We continue explorations of minimal surfaces and their tie-in with various constructive and fabrication technologies to understand how complex 3-dimensional forms can be modeled and built using digital and analog methods.
This is a multi-semester project with the aim of building a complex surface (Schoen’s gyroid) from modules that are increasingly scaled up in size using the same material (styrene) and same method of forming. Individual saddle-shaped modules, vacuum-formed and CNC trimmed, are joined by metal rivets and grouped together for an indoor installation. Double-layered modules having dimpled surfaces enable stronger surfaces from the same thickness of material and allow larger spans. We are currently scaling up the module for a larger outdoor installation involving robotic fabrication.
Students: Brandon Conde, Catherine Lim, Charlene Liang, Georgia Reyes, Jasper Hayes, Jay Liu, Jef Offenbecher, Yoskiki Mino, Alexander Smith, Alex Vasilyev.
This group of studies focused on using a single 3D pixel (voxel) as a constructive element for fabricating curved surfaces with positive and negative curvatures. Inspired by the great vaulted and masonry/brick work of Rafael Guastavino and Antonio Gaudi, we explored the formal possibilities of a universal voxel unit, a cube in this instance, to systematically construct complex surfaces. This culminated in a group project to build a large voxelated minimal surface shown here and based on a curved variant of a well-known “infinite polyhedron”, a class of continuous space-filling surfaces that divide space into two distinct parts, inside and outside, in the same way that a simple box does with the topological difference that the box is “closed” while our surface is “open”.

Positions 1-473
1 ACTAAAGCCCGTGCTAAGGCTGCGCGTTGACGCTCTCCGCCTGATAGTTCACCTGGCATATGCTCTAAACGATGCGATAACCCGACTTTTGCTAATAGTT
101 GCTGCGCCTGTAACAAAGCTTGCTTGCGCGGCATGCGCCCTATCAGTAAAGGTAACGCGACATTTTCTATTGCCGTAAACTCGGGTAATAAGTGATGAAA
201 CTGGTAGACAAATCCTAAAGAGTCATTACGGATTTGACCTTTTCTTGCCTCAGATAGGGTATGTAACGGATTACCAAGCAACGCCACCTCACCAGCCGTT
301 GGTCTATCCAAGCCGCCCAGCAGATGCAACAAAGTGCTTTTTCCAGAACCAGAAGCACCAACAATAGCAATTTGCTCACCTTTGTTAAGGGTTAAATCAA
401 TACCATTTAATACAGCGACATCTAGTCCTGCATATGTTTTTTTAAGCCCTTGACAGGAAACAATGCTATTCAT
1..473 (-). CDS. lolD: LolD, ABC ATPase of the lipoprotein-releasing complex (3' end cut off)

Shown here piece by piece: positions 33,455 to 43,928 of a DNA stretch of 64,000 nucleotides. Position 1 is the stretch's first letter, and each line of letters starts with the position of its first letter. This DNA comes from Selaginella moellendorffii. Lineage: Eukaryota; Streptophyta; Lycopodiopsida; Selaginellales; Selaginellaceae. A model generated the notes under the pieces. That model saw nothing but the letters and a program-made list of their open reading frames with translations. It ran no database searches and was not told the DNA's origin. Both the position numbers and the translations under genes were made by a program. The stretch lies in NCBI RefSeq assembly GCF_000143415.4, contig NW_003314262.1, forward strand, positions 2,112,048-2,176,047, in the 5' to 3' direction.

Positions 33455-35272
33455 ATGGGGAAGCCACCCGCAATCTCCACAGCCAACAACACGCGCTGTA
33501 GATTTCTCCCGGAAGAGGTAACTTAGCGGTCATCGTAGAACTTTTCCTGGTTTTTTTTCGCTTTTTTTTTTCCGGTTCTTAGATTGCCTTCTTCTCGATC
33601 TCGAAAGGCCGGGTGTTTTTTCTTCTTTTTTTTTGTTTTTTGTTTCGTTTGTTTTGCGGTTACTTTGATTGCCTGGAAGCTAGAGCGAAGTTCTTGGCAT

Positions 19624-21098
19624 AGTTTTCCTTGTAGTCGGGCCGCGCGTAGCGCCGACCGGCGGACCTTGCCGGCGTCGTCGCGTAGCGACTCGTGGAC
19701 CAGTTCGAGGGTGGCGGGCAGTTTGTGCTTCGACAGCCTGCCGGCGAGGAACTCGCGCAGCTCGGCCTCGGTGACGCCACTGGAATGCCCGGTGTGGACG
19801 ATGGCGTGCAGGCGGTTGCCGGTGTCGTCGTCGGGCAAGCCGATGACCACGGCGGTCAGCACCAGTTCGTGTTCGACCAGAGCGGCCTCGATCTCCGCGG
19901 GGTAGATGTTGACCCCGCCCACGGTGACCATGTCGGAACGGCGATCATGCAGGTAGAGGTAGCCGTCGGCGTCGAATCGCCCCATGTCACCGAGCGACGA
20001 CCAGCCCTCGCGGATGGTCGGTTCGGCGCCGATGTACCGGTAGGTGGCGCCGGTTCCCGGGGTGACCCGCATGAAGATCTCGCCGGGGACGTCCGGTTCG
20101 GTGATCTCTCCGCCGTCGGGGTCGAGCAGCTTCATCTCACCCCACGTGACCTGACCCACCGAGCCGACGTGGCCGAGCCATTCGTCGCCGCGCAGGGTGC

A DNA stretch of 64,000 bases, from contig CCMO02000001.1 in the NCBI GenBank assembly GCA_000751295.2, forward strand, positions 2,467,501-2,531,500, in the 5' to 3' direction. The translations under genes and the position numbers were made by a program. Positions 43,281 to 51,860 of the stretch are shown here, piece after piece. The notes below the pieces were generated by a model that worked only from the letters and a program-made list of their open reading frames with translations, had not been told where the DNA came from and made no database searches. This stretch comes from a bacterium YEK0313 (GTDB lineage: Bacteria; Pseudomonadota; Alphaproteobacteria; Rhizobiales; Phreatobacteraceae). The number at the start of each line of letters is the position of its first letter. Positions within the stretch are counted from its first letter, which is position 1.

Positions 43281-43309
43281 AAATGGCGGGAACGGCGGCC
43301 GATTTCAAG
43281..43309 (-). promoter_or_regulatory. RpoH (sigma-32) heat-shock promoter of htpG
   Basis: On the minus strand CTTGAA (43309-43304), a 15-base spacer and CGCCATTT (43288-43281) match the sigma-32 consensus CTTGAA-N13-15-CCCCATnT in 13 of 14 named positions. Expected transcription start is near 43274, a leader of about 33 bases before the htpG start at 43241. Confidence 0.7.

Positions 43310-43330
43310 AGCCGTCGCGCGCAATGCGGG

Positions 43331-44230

Students: Hilary Flannery, Nicole Mattos, Hayden Minick, Georgia Reyes, Robinson Strong, Ali Tiner.
Various morphing techniques are used to generate a complex surface starting from a single cell through continual step-by-step transformations that lead from symmetrical to asymmetrical spaces. The cell of a non-Euclidean minimal surface is first derived using several fundamental regions, the minimum modules need to construct the surface. We use Brakken’s taxonomy which describes the shape of this fundamental region as a “Manta Ray”. This cell is repeated to produce a complex surface with a high genus (number of holes). The surface morphs gradually as the underlying space morphs from Euclidean to non-Euclidean curved space. Students explored architectonic possibilities based on these digital studies.
Student: Georgia Reyes